Google’s Pixel 4, unlike Samsung’s and LG’s latest phones, lacks 5G. Brian Rakowski, Google’s VP of product management, explains why.
Google’s new Pixel 4 smartphone doesn’t have 5G because the technology “isn’t quite ready for consumers,” according to Brian Rakowski, Google’s VP of product management.
“It will get there, but now is not the right time to buy a 5G phone,” Rakowski said at Google’s Tuesday event. “Both from a deployment perspective—the coverage is not broadly available in enough places for enough users to benefit from it—[and] from a hardware and phone perspective—it’s still power hungry [and] immature.
“There’s work to be done there,” he said. “We’re tracking it closely and we’ll bring a phone out when we feel like it’s a good time for users, but now’s not the time.”
Let me unpack that a little. The 5G situation in the US is a mess right now, with three different technology approaches—millimeter wave (mmWave), low-band FDD, and mid-band TDD—that can’t all be supported by any single existing device. 5G rollouts from Verizon and AT&T have been slow-going as their mmWave technology requires a huge number of small cell sites. T-Mobile and Sprint, meanwhile, are slowed down by drama around their merger.
The situation is better in Europe and South Korea, but the real push toward 5G this year is coming in China, where there will be massive launches soon. Google doesn’t sell Pixels or offer most of its services in China, so that doesn’t factor into the company’s plans.
5G definitely fits into Google’s long-term plans, because the company sees its Pixel line as a gateway to its services. Don’t think of Pixels as necessarily about hardware specs: they’re about showcasing what Google can do in terms of image processing, speech recognition, or artificial intelligence. They’re the endpoints for a cloud company.
Other Android phone makers have tried to do something like this—Samsung has had entire software stacks over time—but it’s failed outside China, in large part because Google’s services are so key to Android phones everywhere else in the world.
“[Google] Lens is a great example right now,” Rakowski said. “When you capture Lens and ask the server, for performance reasons they get a pretty low-resolution image. But if you could send multiple high-resolution frames [via 5G networks], I think it could improve quality quite a bit. And that’s just the very, most incremental improvement.”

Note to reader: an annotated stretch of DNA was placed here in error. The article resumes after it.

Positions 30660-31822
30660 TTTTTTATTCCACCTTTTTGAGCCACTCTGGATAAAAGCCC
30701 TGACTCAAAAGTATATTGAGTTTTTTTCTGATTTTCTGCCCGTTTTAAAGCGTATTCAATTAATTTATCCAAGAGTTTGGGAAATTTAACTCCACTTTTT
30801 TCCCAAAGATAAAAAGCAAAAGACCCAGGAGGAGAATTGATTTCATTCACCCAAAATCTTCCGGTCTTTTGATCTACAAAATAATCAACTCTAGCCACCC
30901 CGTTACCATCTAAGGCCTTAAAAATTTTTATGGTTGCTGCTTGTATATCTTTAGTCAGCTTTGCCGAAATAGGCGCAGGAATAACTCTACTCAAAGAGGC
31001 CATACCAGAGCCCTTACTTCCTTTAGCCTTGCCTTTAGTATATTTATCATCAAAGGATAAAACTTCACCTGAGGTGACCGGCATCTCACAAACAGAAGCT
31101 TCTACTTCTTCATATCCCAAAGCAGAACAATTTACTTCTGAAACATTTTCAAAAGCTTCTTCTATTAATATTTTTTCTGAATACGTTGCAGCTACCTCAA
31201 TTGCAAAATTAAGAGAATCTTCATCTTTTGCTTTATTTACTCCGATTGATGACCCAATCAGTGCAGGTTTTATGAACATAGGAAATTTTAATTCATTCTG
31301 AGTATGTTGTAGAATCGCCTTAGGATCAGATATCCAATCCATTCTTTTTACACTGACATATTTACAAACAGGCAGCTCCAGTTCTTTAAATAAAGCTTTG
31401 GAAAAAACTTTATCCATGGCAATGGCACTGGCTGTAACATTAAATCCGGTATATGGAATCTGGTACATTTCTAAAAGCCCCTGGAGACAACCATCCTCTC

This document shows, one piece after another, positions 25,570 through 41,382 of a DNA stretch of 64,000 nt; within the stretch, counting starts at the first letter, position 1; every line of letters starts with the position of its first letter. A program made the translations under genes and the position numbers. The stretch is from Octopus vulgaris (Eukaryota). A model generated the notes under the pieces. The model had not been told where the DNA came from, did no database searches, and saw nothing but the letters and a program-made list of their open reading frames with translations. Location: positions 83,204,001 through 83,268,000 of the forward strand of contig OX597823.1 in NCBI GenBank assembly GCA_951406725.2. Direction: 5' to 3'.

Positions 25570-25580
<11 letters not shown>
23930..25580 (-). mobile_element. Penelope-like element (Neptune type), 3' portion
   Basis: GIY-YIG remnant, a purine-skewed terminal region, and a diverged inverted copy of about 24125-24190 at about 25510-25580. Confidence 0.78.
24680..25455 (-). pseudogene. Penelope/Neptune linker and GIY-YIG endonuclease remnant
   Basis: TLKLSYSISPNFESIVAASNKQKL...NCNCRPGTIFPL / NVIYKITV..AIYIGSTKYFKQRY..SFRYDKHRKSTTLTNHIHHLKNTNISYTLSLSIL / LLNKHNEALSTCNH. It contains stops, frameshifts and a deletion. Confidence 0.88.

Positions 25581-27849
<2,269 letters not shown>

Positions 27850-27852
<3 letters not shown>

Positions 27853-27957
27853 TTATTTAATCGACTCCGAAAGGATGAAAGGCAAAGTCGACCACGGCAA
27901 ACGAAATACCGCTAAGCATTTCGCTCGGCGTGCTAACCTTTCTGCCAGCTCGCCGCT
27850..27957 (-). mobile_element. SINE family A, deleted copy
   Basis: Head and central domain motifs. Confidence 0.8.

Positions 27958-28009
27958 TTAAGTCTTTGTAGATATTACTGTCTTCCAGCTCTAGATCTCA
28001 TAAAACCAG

Google’s upcoming Stadia game-streaming service could also be enhanced by low-latency 5G, Rakowski said. And 360 videos—core to augmented and virtual reality, and both areas where Google seems to have backed off this year with the death of Google Daydream—could use 5G’s bandwidth.
“You can do 360, high-def videos if you want to go tour another place from search results. You want to learn about Machu Picchu? You can go there, you can have a 360 video of having been there,” he said.
Google Soli: Raising the Frequency
I also asked Rakowski about Soli, Google’s new radar sensor that operates on a 60GHz frequency. I’m still a little shaky on why Google needed to spend five years developing a component that does things you can do with a proximity sensor. Rakowski said Soli gives the phone about a meter’s worth of sensor range, which lets it see users coming far in advance of what a proximity sensor or camera would allow.
“It’s just a little bit more intelligent and natural,” he said.
I’m still skeptical about gesture interfaces on phones, if only because they’ve failed so many times. People seem to find it easy enough to pick up their phone if their hands are near it. Gesture interfaces, to me, may have more application on laptops and home devices, which you tend to use at arm’s length. Rakowski said Google is looking at putting Soli into more devices in the future.
With 60GHz being the frequency of 802.11ad “WiGig” high-speed short-range networking, I also wondered if the Soli radio could be used to communicate with other devices.
“We’re not doing anything today. It’s something that the advanced research teams look at in terms of what other types of applications are there for these other types of sensors, what kinds of cross communication can there be, [and] can we reuse hardware components?” Rakowski said.